Awesomely Luvvie: A List of 100+ Black Women Running for Office in 2018 . “…below is a list of Black women who are running for office around the United States. The list was able to happen because of a Twitter thread started by Jeff Yang, which he then turned into a spreadsheet that he will continuously update. That, along with a Facebook thread I started and the handiwork of three other women who put in some about 20 reak hours (hey Sili, Lucrecer, Candace), we were able to come up with this list of 100+ Black women who are running for office. Its alphabetized by state.”
TWEAKS AND UPDATES
TechCrunch: The FCC officially votes to kill net neutrality. “Despite overwhelming opposition from Congress, technical experts, advocacy organizations and, of course, the American people, the FCC has voted to eliminate 2015’s Open Internet Order and the net neutrality protections it established.” Lawsuits are already flying through the air. I won’t link to every development on this because I don’t want to overwhelm ResearchBuzz, but I’ll try to hit the highlights.
Library of Congress: 2017 National Film Registry Is More Than a ‘Field of Dreams’. “Librarian of Congress Carla Hayden today announced the 2017 selections to the National Film Registry of the Library of Congress. Selected for their cultural, historic and/or aesthetic importance, these 25 motion pictures range from an early film of the New York subway in 1905 and the musical biopic “La Bamba” to the holiday action thriller “Die Hard” and “The Goonies,” the adventure tale of a band of misfits.”
Digiday: Facebook plans to stop paying publishers to make news feed videos. “Three publishing sources whose companies were paid by Facebook said the platform plans to end the program that paid publishers and other video makers every month to produce on-demand and live videos for the news feed. Under the deals, most of which are set to expire by the end of the year, content providers were required to produce a minimum number of minutes per month in order to get paid by Facebook. This included both on-demand and live videos. Additional requirements stated that on-demand videos had to be at least 90 seconds long, and live videos had to be at least six minutes long — the minimum requirements under which Facebook could test mid-roll ad breaks within those videos.”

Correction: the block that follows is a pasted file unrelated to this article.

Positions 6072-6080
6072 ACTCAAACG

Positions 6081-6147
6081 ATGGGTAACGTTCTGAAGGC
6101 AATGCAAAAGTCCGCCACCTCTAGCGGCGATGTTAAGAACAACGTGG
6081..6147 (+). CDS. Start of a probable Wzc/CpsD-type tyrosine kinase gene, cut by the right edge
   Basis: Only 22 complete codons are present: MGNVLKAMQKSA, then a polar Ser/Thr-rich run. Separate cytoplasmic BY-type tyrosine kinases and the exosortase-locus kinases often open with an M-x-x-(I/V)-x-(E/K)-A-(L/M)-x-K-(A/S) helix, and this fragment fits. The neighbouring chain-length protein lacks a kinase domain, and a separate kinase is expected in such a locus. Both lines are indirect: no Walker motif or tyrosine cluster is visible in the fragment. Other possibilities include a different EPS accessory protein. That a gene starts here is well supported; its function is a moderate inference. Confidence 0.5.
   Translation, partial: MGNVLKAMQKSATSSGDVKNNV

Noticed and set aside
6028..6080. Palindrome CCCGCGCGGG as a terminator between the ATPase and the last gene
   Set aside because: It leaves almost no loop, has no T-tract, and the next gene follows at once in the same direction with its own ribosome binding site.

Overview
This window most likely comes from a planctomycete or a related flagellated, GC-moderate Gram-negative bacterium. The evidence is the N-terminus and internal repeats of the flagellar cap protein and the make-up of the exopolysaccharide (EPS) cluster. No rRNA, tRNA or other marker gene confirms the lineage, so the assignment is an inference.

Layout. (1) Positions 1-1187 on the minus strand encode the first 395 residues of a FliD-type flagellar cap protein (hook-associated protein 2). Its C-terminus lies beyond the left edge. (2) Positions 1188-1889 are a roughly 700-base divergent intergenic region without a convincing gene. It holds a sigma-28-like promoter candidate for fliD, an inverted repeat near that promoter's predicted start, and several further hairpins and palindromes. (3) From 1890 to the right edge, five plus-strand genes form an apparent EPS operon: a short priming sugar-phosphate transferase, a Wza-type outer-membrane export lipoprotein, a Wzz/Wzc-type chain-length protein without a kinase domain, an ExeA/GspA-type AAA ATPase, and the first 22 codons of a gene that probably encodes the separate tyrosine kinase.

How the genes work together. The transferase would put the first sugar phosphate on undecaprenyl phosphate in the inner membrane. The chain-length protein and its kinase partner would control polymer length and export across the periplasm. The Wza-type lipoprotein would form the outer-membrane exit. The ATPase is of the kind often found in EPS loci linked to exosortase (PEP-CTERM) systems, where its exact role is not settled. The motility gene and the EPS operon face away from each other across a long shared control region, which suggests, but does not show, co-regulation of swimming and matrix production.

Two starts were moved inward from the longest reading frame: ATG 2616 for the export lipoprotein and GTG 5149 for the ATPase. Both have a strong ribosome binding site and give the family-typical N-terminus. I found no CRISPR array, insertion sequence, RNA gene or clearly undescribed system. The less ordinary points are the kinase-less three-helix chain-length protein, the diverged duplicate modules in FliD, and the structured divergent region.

Techradar: Using a VPN? Find out whether it is leaking data with this set of tools. “VPN provider, ExpressVPN, unveiled a suite of free online security tools that allow consumers to test if their VPN provider is leaking data. Leaks occur if a VPN fails at protecting a device’s DNS queries (despite the fact that the rest of the traffic is safe behind a VPN).”
AROUND THE SEARCH AND SOCIAL MEDIA WORLD
IOL: Protest at Google, Facebook ‘bullying’ of bare-breasted maidens. “CULTURAL groups and traditional values enforcers say they feel bullied and are concerned that media giants Facebook and Google continue deleting online pictures of bare-breasted maidens. More than 200 maidens yesterday protested against the media companies, accusing them of discriminating against African culture.” I wasn’t sure that I understood what the “maidens” were in this context, but Wikipedia helped with an article about the Reed Dance Ceremony. WARNING: As you might expect, there are breasts visible in this article.